- Do your research
A capital appeal is a one-off appeal for a significant sum of money. Whether your appeal is a few thousand for a piece of equipment, or many millions for a building project, it’s essential you identify where the money could come from.
It’s useful to break your target down into a gift chart, to see what number and size of gifts you need, so, for example a simple version for a target of £1m could look like this:
|Gifts||Amount of Gift||Total||Cumulative|
The question is then who could give the gifts of each size? The most likely people to give are those who already support your cause, and so existing donors are the first to consider, but it is probable you will need to identify new prospective donors. These could be grant-making organisations (Trusts & Foundations, statutory organisations), companies, or wealthy individuals. Use resources like the Directory of Social Change’s trust funding and company giving websites, and look at who supports similar causes. Also consider your own networks and who your board and other champions may know.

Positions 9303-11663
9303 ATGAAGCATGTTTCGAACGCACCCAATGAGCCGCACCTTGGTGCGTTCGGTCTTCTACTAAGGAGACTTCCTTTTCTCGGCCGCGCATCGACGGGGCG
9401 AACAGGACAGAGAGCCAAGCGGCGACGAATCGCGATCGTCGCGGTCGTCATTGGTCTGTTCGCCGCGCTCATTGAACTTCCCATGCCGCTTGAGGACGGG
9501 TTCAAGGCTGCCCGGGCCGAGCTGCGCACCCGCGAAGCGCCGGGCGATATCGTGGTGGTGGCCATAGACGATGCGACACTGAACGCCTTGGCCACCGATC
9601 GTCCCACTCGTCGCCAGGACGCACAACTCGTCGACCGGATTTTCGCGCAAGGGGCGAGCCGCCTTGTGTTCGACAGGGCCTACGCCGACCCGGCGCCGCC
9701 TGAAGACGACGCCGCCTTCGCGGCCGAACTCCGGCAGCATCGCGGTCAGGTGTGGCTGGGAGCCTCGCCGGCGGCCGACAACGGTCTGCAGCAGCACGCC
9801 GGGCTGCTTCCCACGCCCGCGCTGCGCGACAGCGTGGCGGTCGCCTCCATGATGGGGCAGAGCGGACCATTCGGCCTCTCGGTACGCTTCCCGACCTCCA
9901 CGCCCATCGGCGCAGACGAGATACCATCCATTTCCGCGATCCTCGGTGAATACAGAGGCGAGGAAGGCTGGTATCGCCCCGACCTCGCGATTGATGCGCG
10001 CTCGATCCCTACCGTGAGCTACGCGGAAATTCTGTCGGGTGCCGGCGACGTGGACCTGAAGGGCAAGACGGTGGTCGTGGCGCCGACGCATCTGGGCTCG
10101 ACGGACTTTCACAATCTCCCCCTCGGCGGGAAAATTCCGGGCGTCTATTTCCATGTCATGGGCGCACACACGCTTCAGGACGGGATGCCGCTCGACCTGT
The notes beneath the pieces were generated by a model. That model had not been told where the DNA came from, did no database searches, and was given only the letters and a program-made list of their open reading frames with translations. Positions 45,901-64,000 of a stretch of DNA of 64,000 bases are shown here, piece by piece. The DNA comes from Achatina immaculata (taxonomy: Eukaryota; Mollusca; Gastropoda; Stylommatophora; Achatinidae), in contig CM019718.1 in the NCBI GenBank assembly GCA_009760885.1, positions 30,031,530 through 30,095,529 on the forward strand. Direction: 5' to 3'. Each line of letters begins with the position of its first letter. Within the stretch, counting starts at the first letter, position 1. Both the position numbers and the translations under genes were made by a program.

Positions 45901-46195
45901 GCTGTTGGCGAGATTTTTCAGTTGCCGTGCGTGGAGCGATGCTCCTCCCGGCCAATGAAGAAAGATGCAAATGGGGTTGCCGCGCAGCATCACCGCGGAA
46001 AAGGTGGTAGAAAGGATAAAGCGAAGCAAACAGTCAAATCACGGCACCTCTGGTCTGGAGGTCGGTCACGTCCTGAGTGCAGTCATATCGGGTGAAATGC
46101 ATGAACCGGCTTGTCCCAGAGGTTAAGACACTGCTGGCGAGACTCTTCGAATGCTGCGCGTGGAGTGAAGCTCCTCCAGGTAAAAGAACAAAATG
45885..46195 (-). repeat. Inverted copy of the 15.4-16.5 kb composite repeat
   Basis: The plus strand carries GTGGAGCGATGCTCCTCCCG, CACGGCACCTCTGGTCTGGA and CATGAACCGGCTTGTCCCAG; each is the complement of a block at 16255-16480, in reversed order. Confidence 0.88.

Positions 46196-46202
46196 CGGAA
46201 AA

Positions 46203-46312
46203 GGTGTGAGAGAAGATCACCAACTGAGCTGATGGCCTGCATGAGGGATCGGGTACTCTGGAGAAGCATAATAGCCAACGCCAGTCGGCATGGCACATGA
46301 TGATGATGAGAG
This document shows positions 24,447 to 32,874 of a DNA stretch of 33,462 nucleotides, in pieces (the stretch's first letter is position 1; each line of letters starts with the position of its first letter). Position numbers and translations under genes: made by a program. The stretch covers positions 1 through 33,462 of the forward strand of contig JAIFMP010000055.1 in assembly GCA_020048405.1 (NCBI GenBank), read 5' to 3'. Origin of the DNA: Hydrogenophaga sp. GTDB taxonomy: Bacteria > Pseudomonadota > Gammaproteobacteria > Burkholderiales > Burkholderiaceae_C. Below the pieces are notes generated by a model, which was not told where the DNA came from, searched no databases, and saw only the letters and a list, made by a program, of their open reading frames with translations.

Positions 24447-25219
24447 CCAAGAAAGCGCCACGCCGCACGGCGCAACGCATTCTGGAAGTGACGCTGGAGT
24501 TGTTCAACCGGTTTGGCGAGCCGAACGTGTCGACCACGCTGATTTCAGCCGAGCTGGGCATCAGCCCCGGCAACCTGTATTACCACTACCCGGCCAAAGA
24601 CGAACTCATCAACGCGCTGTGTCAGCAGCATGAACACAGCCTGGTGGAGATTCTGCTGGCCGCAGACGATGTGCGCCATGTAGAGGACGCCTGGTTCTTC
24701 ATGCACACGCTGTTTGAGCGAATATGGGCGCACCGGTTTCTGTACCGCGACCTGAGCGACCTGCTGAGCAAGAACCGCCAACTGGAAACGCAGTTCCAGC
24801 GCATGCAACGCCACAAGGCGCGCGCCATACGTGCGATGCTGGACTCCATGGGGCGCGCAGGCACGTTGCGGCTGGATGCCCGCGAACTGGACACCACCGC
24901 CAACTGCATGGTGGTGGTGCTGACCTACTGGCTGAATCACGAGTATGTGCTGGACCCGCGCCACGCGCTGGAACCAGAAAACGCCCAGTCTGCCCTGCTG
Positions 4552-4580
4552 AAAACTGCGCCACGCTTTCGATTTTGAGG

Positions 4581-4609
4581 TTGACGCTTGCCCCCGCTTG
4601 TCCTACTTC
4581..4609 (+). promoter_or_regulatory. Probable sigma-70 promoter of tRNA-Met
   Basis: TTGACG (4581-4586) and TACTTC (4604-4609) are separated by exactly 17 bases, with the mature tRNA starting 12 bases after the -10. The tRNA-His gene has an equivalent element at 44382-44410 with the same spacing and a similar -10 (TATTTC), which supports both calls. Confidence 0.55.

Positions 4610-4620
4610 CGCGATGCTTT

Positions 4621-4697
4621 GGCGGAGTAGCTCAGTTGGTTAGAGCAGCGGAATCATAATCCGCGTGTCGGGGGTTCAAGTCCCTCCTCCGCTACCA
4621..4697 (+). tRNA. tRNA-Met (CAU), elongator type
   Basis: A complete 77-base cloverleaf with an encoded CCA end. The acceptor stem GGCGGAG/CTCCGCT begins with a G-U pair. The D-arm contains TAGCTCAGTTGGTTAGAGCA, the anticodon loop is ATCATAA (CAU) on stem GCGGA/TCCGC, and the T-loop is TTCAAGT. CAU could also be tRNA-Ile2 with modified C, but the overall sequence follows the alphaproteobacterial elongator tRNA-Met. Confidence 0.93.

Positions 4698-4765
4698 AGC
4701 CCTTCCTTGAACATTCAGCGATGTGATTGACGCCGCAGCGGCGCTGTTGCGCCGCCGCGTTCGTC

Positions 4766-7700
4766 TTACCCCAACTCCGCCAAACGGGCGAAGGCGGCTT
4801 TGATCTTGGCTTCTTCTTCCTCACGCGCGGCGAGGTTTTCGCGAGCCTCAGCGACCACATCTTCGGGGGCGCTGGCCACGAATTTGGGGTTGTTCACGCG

- Tell the story
The decision to give is an emotional one, so you need to explain why the new building or item is so important. It is very unlikely anyone will give because they are excited about the prospect of a new building, but they may be excited about the difference the new building will make. So explain why it is needed and how it will make things better. Crucially, it’s not about how it will make things better or easier for your organisation or your staff, but about the difference it will make to those you work with. What will more, or better quality space, or cutting edge equipment, actually mean for your beneficiaries. Will it improve treatment? Will it allow you to work with more people? Will it lead to better outcomes?